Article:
A. William Blackstock, Jr., MD, is professor and chairman of the Department of Radiation Oncology at the Wake Forest University (WFU) Comprehensive Cancer Center in Winston-Salem, North Carolina. Blackstock received his undergraduate degree from Wake Forest University in 1985, his MD from East Carolina University Brody School of Medicine (Greenville, NC) in 1989, followed by a residency and fellowship at the University of North Carolina (UNC Chapel Hill) School of Medicine completed in 1996. Following his fellowship, Dr. Blackstock joined the faculty at the Wake Forest University School of Medicine. He has been principal investigator (PI) or co-PI of numerous institutional, cooperative group and international clinical trials in lung cancer and malignancies of the gastrointestinal tract. Blackstock has published more than 100 journal articles/book chapters and serves on the editorial board of numerous prestigious journals. He has served as a full member of several NIH study sections and is currently a member of the Board of Scientific Council for the NCI intramural program. He is also an active member of the AACR, ASCO and ASTRO. Blackstock is currently director of the clinical research program at the WFU Comprehensive Cancer Center. He has two daughters and one granddaughter and enjoys spending time with them traveling.

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Anne- Lise Børresen-Dale, PhD, MD (hc)
Professor, Department of Cancer Genetics, Institute for Cancer Research
Faculty of Medicine
Oslo University Hospital The Norwegian Radiumhospital and Institute for Clinical Medicine, and University of Oslo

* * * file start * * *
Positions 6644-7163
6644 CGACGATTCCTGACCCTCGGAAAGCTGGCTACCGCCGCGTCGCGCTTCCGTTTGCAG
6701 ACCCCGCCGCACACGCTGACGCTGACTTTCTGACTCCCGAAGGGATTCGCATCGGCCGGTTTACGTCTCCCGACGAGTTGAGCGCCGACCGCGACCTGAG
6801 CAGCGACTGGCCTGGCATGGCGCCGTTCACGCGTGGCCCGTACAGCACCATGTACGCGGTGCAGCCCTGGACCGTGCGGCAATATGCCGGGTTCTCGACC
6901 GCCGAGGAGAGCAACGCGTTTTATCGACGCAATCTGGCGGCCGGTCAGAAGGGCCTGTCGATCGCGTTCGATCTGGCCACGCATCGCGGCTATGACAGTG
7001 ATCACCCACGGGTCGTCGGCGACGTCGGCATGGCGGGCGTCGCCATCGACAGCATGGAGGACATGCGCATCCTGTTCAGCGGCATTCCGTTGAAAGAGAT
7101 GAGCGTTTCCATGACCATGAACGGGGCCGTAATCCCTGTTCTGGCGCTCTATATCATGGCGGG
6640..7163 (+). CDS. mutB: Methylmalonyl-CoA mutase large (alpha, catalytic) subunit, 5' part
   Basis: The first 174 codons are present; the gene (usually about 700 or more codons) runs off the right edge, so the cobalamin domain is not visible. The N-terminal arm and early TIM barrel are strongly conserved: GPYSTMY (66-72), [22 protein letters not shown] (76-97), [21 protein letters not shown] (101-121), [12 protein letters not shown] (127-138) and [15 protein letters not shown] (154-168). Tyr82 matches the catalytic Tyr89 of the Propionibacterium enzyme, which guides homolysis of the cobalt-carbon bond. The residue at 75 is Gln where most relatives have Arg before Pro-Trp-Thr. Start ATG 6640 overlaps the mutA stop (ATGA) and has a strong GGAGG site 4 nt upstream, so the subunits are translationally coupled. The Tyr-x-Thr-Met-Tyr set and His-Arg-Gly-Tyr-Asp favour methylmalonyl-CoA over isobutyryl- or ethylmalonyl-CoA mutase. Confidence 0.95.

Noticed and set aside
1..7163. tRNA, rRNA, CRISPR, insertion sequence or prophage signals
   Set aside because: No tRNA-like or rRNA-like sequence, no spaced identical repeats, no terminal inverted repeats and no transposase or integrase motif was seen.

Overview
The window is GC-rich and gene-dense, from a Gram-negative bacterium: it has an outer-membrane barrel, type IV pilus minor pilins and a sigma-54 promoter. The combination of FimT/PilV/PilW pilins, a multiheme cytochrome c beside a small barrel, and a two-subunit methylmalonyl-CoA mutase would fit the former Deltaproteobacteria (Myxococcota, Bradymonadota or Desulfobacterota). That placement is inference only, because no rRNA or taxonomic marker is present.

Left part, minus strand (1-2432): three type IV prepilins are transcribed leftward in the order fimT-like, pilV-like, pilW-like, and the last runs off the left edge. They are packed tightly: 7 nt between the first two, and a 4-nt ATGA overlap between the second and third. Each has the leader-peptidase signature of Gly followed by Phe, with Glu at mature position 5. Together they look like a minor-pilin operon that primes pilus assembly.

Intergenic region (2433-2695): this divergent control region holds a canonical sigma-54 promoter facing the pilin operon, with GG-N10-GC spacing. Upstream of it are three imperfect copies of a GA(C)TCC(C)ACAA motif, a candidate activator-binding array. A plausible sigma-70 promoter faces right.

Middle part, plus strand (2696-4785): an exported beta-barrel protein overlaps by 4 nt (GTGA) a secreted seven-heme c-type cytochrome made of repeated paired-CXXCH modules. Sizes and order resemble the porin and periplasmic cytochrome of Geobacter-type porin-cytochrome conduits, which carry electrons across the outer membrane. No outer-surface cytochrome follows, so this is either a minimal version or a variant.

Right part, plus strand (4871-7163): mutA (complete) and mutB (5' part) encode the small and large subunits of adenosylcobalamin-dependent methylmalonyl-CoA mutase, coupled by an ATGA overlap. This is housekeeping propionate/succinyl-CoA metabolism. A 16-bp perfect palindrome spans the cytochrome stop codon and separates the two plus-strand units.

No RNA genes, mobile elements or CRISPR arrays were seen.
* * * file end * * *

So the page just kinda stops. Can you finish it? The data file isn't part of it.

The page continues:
Oslo, Norway

Anne-Lise Børresen-Dale, PhD, MD (hc), is professor at University of Oslo and previous (until 1/11-2015) head of Department  of Cancer Genetics, Oslo University Hospital Radiumhospitalet. She is among the leading geneticists in research on molecular biology of breast cancer, and her group was among the pioneers in expression profiling of breast carcinomas in collaboration with groups at Stanford, demonstrating that breast cancer can be divided into distinct sub-groups with differences in molecular profiles and in overall and relapse-free survival. Her achievements are seminal for understanding breast cancer evolution, and have had an enormous impact on our view of the complexity of breast cancer. She is author of more than 480 published scientific papers, books chapters and invited reviews.
Børresen-Dale has received several prizes and awards, some of the most prestigious being the Swiss Bridge Award for Outstanding Cancer Research in 2004, the Möbius prize for outstanding Research from the Research Council of Norway in 2008, The Mildred Scheel Lecturership in 2015, the Fritjof Nansen medal and award for Outstanding Research from the Academy of Science and Letters, Norway in 2015, and the AACR Distinguished Lectureship in Breast Cancer Research. Børresen-Dale has been member of the board of directors of both AACR and ECCO, is past president of EACR, and is elected member of The Royal Academy of Science, Norway, The Norwegian Academy of Science and Letters and the European Academy of Cancer Sciences.
Børresen-Dale's current research projects are focusing on exploring the systems biology of breast cancer using high dimensional data in integrated approaches aiming at identification of genotypes and gene expression profiles contributing to elevated cancer risk, radiation sensitivity, tumor aggressiveness, and therapy resistance. The goal is to follow the linear time course of predisposition, initiation, early stages, and advanced disease and to dissect the molecular mechanisms triggered at each stage and to follow the multidimensional interactions at various levels in a systems biology approach to be able to better do risk estimation, prognostication and prediction.